Indian integrated logistics provider IRC Group has revealed details of its new Becharaji logistics centre, in the state of Gujarat, which is feeding inbound parts to the new Suzuki plant 10km away in Hansalpur that opened in February this year.
IRC Group has invested more than 30 crore ($4.7m) in the logistics facility.
Aradhya Gupta, director of IRC, said his company was providing primary transport to its logistics warehouse from suppliers across the country, as well as handling some parts imports from overseas. The facility is located near the port of Mundra. IRC is also managing inventory, with an average holding time of two days, and making just-in-time (JIT) deliveries to the Suzuki plant.
“IRC Group provides an end-to-end solution to the customers, reducing frictional losses in the customer's supply chain and logistics that arise as a result of the goods being handled by multiple LSPs,” Gupta told Automotive Logistics. “The mindset here is that Maruti Suzuki and its component vendors should not feel the need to have their people follow up for the location/status of their goods.
“It is something that only a handful of people are doing in India as of now,” added Gupta.
The car plant it is serving has been set up in the name of Suzuki Motor Gujarat (SMG), a wholly owned subsidiary of Suzuki Motor, with an investment of 60 billion yen ($547m). It makes the Baleno model, previously made at the Maruti Suzuki joint venture plant in Gurgaon.
Vehicles produced at the Gujarat Plant will be supplied to Maruti Suzuki for domestic and export sales. It has an annual capacity of 250,000 units and production will be gradually increased to that level. It is Suzuki’s first wholly-owned plant in India. The carmaker said it was adding an engine and transmission plant by the beginning of 2019 worth 100 billion yen.
In terms of JIT deliveries to the Suzuki plant, Gupta said, IRC’s inventory management system is amalgamated with Suzuki’s E-Nagare ordering system. IRC receives an order slip that specifies the SKUs, number of units and time of delivery, from which it selects and delivers the material.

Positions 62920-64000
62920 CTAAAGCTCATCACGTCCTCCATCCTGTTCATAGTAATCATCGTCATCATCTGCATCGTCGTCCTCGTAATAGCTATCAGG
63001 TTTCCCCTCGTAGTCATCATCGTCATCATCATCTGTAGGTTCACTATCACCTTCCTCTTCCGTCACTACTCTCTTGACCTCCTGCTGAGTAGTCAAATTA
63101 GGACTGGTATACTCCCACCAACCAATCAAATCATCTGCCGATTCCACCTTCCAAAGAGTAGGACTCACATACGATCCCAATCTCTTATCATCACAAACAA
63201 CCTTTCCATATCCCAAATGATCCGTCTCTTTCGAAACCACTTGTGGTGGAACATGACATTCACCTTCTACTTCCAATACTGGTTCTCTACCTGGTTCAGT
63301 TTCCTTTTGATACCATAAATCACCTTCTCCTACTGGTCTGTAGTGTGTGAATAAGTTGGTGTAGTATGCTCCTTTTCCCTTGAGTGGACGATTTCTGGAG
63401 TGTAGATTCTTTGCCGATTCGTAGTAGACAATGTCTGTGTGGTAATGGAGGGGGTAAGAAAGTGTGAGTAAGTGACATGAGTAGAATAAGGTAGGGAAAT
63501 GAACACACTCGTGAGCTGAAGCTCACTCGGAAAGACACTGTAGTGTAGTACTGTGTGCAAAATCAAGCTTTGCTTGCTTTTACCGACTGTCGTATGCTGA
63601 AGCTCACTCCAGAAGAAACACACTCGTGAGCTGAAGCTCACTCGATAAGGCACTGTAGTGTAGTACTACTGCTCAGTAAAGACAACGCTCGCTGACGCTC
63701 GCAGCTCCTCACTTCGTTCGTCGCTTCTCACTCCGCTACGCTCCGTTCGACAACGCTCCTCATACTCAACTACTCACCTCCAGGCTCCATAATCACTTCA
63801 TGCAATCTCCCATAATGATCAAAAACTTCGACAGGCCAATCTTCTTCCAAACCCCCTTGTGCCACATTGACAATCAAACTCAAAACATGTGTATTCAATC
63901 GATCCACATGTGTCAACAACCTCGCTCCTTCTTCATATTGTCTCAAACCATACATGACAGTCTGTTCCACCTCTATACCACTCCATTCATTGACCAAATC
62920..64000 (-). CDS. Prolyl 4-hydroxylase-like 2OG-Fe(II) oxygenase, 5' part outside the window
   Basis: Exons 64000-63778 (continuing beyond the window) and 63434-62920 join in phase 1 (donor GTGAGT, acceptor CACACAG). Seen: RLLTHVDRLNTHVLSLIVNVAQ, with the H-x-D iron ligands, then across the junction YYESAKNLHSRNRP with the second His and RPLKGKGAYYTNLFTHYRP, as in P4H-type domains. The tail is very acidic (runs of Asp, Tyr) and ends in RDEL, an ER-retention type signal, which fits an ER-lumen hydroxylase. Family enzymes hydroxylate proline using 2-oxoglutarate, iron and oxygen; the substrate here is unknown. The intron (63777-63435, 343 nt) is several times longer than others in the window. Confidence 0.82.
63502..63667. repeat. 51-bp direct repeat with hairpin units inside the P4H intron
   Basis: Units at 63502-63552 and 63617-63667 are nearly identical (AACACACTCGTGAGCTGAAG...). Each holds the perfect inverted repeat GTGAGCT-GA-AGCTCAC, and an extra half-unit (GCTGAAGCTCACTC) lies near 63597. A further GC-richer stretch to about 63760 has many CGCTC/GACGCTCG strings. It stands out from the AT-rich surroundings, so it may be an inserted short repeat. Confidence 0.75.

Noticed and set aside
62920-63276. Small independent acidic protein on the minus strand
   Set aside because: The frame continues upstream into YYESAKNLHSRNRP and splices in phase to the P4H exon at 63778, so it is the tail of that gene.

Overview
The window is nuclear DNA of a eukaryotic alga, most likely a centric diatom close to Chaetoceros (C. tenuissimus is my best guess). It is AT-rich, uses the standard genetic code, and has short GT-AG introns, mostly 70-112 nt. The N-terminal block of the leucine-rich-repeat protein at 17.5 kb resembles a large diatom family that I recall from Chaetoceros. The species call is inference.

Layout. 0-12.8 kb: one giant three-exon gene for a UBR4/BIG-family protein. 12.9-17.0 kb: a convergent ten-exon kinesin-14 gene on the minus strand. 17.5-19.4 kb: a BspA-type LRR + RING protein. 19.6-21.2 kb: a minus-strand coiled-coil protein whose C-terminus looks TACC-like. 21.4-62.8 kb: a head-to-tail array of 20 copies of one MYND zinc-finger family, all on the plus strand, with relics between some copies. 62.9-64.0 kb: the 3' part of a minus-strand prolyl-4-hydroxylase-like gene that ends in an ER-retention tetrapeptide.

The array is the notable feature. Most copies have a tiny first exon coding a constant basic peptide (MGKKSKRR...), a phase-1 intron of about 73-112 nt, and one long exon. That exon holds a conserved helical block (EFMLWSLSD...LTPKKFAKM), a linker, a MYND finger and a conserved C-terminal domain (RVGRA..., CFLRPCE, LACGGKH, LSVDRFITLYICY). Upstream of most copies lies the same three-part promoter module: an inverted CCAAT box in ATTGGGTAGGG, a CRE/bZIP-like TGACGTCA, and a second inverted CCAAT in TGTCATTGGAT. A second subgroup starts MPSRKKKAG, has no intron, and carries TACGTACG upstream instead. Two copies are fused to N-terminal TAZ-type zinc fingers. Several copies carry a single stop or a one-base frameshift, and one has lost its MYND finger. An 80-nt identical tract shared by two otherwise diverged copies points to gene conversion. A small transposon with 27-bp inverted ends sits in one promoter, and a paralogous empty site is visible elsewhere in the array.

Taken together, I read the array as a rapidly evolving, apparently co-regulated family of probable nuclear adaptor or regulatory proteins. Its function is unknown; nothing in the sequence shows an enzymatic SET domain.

IRC already provides a number of other services for Suzuki, including ex-works distribution of spare parts to the east and north-east regions of India, and spare parts to Europe, Latin America and Africa. It also handles the import of components from Korea, Indonesia, Japan, China and Germany, and the export of finished vehicles to Nigeria and the Seychelles.
Benefits of GSTAsked about the impact of the new Goods and Services Tax (GST) system in India on its logistics services, Gupta said there was definitely a positive impact.
“As a unified taxation system, it has essentially led to the removal of most of the state taxes (though not all) as of now, which has led to a good amount of cost reduction,” he said. “In the next two to three months we do expect an increase in business volumes as a result of the smoother movement of goods in transit, resulting in faster turnaround times of the commercial vehicles.”
The GST is an indirect tax that is imposed on all goods and services either produced in or imported into India. The new system came into effect in July this year with expectations that it would be easier to store parts and finished vehicles in one state of the country and distribute them to another without paying extra taxes, making it easier to use distribution centres.
Gupta went on to say that from a warehousing perspective, IRC expected to see a massive change to the way logistics was managed over the next couple of years.
“The entire process will be managed by anyone who can provide a legitimate one-stop solution,” he said.
In July, Maruti Suzuki announced that the GST regime had brought down the ‘ex-showroom’ prices of its passenger vehicles by 3%, though the withdrawal of tax concessions on hybrid vehicles had actually increased the price on those models, including the Smart Hybrid Ciaz diesel and Smart Hybrid Ertiga diesel.